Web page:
The UK pub industry is facing a potential rise in beer prices as the drought across the south of England is likely to cause a shortage of barley and hops.
According to research from Farmers Weekly, last year’s drought had a ‘major impact’ for 32 per cent of farmers and, with less rain set for 2012, we are likely to see a further reduction in yield and problems with nitrogen content, threatening it’s use in brewing.
As Jerry Dyson, raw materials manager at Molson Coors, explained: “Weather conditions always play a major role in both the availability and the quality of malting barley and this was brought into sharp focus most recently with the winter malting barley crop of 2011.
“The very dry spring meant that the winter barley crop had a very high nitrogen level, which significantly reduced its value for brewing.”
National Farmers Union chief arable adviser Guy Gagen added: “Winter barley has traditionally been seen as a crop tolerant of summer drought as it ripens from early summer. With another dry winter crops are at risk again. Farmers can and will take steps in an effort to cope, but there is much more that could be done with more co-ordination at the centre.”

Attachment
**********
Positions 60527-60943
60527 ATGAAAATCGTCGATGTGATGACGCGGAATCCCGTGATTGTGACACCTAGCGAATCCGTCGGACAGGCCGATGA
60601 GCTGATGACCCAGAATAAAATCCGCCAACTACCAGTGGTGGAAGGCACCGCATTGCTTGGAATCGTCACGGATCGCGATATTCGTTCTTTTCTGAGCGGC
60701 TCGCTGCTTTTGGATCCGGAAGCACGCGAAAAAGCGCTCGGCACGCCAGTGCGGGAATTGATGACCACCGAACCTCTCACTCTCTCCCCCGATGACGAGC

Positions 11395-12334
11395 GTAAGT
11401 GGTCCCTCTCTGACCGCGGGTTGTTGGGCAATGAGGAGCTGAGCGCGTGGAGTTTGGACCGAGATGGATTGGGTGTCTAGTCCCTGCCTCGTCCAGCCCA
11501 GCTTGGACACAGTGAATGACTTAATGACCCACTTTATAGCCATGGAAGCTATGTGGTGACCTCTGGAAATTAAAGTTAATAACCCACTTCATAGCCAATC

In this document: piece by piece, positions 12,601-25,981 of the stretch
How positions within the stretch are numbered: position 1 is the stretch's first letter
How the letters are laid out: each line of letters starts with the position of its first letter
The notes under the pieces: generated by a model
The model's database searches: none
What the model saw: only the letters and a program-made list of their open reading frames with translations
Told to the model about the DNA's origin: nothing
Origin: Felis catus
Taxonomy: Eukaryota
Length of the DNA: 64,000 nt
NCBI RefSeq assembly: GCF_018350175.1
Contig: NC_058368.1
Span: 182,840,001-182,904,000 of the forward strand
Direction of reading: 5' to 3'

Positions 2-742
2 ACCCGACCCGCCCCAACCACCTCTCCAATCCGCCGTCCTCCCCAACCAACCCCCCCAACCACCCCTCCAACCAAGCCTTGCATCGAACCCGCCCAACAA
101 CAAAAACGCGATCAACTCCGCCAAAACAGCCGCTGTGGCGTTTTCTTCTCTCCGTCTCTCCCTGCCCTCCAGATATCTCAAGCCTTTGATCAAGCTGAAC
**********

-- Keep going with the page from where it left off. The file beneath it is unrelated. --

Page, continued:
The research also revealed that two thirds of Britain’s arable farmers have been affected by less rainfall and of those to have noticed a change, 94 per cent said it had impacted on yields, with 40 per cent saying the impact has been ‘very profound’
Seventeen per cent of barley farmers are planning on cutting their planting of the crop over the next five years, which puts at risk over 96,000 hectares of malting barley fields.
The British Beer & Pub Association (BBPA) has voiced its concerns about the potential damage that could be caused from the price rise of crops.
“The drought will put pressure on beer prices, as British barley is a key natural ingredient for our beer — and we need top-quality barley for brewing,” said a BBPA spokesman.
“It is difficult to quantify the impact at this stage — to some extent the brewers are partially protected by factors such as long-term fixed contracts and also buying ahead on the futures market.
“There will be pressures in the cost base, but we estimate that raw materials are anywhere between 3 and 10 per cent of the price of beer.”
The bad news comes following to last week’s Budget, which revealed that the price of a pint will rise between 6p and 10p , and the Government’s confirmation that it is to introduce a minimum price for alcohol .